It’s no secret that the sun (in moderate doses) provides all sorts of health benefits, including helping our bodies manufacture vital vitamin D. With warmer weather right around the corner, though, many people are looking for the best sunscreens to cut their risk of sun overexposure, sunburns and possibly skin cancer
Environmental Working Group’s 15th annual Guide to Sunscreens is a mix of good and bad news when it comes to the state of sunscreens sold in American and beyond. For instance, oxybenzone — a suspected hormone-disrupting chemical that is readily absorbed into the body — is now present in 40 percent of the 1,800 products EWG investigated. While that may seem high, consider this: two years ago, about 60 percent of sunscreens contained this concerning chemical.
In December, the National Toxicology Program released findings linking oxybenzone exposure to a higher risk of thyroid tumors in female rats. And at the end of March, the European Commission, which reviews ingredient safety in Europe, published a final opinion finding oxybenzone unsafe for use at current levels.
“Yet again, the sunscreen market is flooded with products that use potentially harmful ingredients and provide poor UVA protection,” said Leiba. “EWG’s guide is one of the only tools available to help consumers find products that provide adequate protection and are made without ingredients that may pose health concerns.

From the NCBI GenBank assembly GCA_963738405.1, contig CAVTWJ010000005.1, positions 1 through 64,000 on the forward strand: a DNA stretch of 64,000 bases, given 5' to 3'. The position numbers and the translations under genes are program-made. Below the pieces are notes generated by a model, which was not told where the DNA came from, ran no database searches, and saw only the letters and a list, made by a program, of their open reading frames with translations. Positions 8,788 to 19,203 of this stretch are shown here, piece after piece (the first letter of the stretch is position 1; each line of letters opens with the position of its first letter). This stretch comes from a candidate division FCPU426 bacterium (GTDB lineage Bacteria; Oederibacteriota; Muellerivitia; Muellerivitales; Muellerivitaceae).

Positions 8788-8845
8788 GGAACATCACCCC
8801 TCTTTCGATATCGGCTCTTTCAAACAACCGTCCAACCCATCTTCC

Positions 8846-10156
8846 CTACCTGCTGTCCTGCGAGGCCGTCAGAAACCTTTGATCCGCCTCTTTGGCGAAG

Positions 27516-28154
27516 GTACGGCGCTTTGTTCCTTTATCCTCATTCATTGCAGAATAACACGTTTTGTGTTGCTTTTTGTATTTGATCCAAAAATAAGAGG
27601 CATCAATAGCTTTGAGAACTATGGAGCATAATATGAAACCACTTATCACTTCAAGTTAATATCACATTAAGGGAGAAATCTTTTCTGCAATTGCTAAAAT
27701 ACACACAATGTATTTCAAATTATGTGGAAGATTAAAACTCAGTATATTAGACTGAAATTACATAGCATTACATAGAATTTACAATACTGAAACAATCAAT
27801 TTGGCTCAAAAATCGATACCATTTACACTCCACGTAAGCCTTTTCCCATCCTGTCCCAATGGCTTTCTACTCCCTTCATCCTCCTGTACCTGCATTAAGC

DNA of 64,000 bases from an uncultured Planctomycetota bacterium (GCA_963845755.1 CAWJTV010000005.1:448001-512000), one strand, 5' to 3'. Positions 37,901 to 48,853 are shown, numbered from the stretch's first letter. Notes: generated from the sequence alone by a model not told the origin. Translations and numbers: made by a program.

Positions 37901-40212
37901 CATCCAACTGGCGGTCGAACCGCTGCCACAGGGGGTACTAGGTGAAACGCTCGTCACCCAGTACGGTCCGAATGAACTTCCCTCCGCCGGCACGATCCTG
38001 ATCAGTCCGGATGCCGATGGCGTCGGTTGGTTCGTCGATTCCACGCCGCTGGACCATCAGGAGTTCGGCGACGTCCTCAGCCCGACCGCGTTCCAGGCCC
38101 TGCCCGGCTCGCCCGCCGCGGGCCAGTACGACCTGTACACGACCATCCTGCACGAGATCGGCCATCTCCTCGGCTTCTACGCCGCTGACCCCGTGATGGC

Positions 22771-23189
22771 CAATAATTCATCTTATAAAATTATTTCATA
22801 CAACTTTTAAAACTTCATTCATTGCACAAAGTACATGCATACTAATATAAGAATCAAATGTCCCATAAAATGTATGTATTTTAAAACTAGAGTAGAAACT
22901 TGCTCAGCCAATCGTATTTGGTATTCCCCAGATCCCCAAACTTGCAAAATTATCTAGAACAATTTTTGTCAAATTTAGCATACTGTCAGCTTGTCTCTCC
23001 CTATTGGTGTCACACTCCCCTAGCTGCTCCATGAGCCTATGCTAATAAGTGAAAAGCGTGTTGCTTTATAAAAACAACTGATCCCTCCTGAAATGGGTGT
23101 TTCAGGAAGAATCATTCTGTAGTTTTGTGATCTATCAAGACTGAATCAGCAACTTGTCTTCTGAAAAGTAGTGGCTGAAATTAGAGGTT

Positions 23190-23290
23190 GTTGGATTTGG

“U.S. sunscreens will not sufficiently improve until the Food and Drug Administration sets stronger regulations, restricts the use of harmful chemicals and approves new active ingredients that offer stronger UVA and UVB protection without concern of causing harm,” says Nneka Leiba, EWG vice president of Health Living Science.
Sunscreen Chemicals Build Up in Your Blood
The effects of sunscreen may linger longer than expected, too. An FDA-led 2020 study found that “chemical sunscreen ingredients are systemically absorbed after one application, and some ingredients can stay in the blood for at least three weeks.”
The sunscreen chemicals tested include avobenzone, oxybenzone, octocrylene, homosalate, octisalate and octinoxate, and all six active ingredients tested readily absorbed into the bloodstream of humans in the study — and at concentrations that surpass an important FDA safety threshold.
This builds on previous research showing that sunscreen chemicals hit the bloodstream within a day of using them — and at levels high enough to prompt a government investigation on safety.
“We slather these ingredients on our skin, but these chemicals haven’t been adequately tested,” Leiba says. “This is just one example of the backward nature of product regulation in the U.S.”
Beyond safety issues is another question: Does sunscreen even work? Environmental Working Group’s found that nearly 75 percent of sunscreens don’t work and/or contain concerning ingredients that are readily absorbed by the body.
Things may be slowing moving in the right direction, but for now, the onus is still on the consumer to find sunscreen that’s safer and actually works.
Are You Using the Best Sunscreens?